The Secretary of Defense (Marshall) to the Secretary of State

top secret

Dear Mr. Secretary: In pursuance of its mission of recommending to the governments of the American Republics measures necessary for the defense of the Western Hemisphere, the Inter-American Defense Board1 has recently prepared a Common Defense Scheme for the American Continent and an Estimate of the Situation2 . . . . Copies thereof are inclosed.

The Chairman,3 United States Delegation, Inter-American Defense Board, has requested that a United States Governmental position with respect to these documents be furnished to him, in order to stimulate reaction from the other members of the Inter-American Defense Board and to encourage further staff planning with regard to Western Hemisphere defense. The conclusion of the United States Joint Chiefs of Staff, with which I concur, is that from a military point of view, the documents are acceptable as a basis for further planning for the collective defense of the American Continent. The Department of Defense [Page 680] therefore requests your comment or concurrence as to their acceptability for this purpose.

Since the United States has taken the lead in accelerating hemispheric defense plans, early acceptance and approval by this Government is desirable. Such approval will arm the United States Delegation to the Inter-American Defense Board with a specific proof of wholehearted support by this Government, and will further strengthen the position of our diplomatic representatives in pressing for acceptance of these documents by the other American Republics as outlined in NSC 56/2. Moreover, adoption of this Common Defense Scheme should mark an important step in the development of Inter-American military collaboration as envisaged by the Treaty of Reciprocal Assistance signed at Rio de Janeiro in 1947.4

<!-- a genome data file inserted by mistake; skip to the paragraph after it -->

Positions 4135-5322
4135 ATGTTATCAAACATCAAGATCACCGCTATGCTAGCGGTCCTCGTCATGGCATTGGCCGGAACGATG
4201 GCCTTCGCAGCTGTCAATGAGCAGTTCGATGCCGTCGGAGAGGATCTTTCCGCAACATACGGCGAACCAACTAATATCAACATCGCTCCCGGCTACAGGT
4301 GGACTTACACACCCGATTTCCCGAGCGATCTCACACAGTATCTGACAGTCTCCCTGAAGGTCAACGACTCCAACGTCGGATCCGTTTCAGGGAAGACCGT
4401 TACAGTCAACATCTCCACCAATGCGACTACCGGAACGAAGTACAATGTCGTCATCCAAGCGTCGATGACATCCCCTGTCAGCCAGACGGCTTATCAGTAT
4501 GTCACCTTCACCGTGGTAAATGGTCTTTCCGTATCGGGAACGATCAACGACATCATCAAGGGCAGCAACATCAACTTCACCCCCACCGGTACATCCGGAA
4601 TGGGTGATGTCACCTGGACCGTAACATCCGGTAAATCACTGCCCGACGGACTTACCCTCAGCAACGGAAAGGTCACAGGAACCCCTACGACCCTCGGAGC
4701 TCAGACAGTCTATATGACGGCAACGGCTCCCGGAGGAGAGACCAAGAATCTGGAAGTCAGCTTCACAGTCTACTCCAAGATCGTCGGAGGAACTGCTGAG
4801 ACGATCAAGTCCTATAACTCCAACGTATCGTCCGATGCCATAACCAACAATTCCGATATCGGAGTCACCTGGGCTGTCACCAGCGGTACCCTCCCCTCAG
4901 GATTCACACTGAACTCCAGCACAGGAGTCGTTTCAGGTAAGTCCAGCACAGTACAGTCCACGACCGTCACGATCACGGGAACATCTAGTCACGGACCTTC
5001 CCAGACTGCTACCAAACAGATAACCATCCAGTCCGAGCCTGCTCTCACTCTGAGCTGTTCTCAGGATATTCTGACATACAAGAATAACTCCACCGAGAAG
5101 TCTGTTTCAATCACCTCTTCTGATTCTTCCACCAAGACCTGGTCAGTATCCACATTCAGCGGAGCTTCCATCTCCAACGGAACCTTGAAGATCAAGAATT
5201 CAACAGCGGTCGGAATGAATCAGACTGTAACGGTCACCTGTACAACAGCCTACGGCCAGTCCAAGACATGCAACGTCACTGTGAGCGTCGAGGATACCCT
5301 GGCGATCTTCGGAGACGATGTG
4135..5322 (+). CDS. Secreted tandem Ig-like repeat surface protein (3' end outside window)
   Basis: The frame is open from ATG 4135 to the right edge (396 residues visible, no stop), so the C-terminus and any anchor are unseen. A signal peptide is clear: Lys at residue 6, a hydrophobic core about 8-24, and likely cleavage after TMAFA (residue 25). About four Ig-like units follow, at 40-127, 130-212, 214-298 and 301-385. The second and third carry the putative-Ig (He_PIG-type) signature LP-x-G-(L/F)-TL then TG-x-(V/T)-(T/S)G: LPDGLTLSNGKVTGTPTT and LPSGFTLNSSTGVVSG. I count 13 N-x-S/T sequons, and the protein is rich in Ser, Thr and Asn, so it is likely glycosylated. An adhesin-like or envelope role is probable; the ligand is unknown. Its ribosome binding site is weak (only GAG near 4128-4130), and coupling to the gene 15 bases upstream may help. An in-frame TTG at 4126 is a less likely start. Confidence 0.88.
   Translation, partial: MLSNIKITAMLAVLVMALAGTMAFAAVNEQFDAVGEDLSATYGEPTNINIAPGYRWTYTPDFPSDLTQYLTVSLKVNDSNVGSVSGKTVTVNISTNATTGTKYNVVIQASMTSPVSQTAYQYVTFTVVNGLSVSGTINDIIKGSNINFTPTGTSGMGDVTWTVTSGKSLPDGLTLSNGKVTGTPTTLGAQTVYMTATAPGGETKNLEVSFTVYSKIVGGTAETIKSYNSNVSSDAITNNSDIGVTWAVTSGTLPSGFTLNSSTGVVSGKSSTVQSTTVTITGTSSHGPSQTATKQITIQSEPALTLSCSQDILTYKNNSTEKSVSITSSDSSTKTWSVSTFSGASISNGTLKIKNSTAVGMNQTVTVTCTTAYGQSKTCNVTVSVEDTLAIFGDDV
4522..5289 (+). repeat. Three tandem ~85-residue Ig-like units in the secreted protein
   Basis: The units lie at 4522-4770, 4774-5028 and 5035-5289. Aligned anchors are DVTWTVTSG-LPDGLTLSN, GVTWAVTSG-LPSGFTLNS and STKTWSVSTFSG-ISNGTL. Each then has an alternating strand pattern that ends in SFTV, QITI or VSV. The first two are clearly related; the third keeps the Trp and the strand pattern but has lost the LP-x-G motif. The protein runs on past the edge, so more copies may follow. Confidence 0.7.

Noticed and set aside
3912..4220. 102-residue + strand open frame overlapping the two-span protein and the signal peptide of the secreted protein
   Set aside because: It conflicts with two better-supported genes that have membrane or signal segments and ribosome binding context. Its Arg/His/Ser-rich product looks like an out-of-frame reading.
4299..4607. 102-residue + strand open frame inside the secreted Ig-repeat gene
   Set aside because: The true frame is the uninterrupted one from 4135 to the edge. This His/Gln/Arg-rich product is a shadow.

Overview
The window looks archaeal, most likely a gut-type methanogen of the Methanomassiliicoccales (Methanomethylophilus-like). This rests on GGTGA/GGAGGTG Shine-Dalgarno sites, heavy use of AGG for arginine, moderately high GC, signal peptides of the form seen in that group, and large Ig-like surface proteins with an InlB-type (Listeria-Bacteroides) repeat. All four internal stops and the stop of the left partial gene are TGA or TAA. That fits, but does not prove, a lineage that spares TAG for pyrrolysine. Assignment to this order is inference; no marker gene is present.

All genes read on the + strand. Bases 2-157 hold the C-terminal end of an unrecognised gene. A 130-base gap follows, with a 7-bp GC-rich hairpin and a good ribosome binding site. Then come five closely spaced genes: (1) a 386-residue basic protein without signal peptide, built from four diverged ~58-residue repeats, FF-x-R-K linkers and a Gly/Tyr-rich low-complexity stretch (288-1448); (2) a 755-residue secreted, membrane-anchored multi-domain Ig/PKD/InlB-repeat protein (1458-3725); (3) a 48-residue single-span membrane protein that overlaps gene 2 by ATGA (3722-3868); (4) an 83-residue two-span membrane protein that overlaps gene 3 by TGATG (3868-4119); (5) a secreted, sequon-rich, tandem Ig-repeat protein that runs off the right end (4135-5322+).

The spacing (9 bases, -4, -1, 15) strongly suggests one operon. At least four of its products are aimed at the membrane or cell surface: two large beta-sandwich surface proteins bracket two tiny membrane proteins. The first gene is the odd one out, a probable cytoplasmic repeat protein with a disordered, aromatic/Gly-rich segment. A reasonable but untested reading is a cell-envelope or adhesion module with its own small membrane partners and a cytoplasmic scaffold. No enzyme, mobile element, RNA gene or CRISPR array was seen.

Faithfully yours,

G. C. Marshall
  1. For the status of the IADB in this period, see Annals of the Organization of American States, 1951, pp. 7–8.
  2. Documents which were attached as Enclosures A and B, respectively, are not printed.

    Enclosure A presented general principles for organizing collective defense against all forms of aggression, a strategic concept, a defense doctrine, and objectives, and it listed factors to be considered in achieving the broadest cooperation among the American States in the political, economic, and military fields. The document referred to the principles of sovereignty and equality of States, international law and justice, the geographic unity of the American Continent, the fulfillment of obligations assumed in accordance with inter-American treaties and agreements and the United Nations Charter, and the stability of the democratic forms of government in each of the American States.

    Enclosure B reviewed (in general terms) ideological differences between the American States and Soviet Communism, the possibility of aggression, contrasting objectives, probable lines of action, and the defensive capacity of the American Continent. The document concluded with general and specific recommendations for collective defense against all forms of extracontinental aggression.

  3. Lt. Gen. Willis D. Crittenberger was at once Chairman of the IADB and of the U.S. Delegation to it.
  4. In a letter of January 15, 1951, to General Marshall, Mr. Acheson said that the Department approved of the documents in question as acceptable documents on which to base collective defense planning with the other American republics and added in part: “As you know, the problem of military cooperation for the defense of the Americas will be dealt with at the forthcoming Meeting of Consultation of Ministers of Foreign Affairs of the American Republics, and it is important that efforts be made prior to the Meeting to secure acceptance by the American Republics of these general principles, in order that the roles which these countries will have to play in hemisphere defense can be formulated and agreed upon without delay.” (710.5/12–1650) Documentation on the Fourth Meeting of Consultation of American Ministers of Foreign Affairs, held in Washington March 26–April 27, 1951, will appear in Foreign Relations, 1951, volume ii .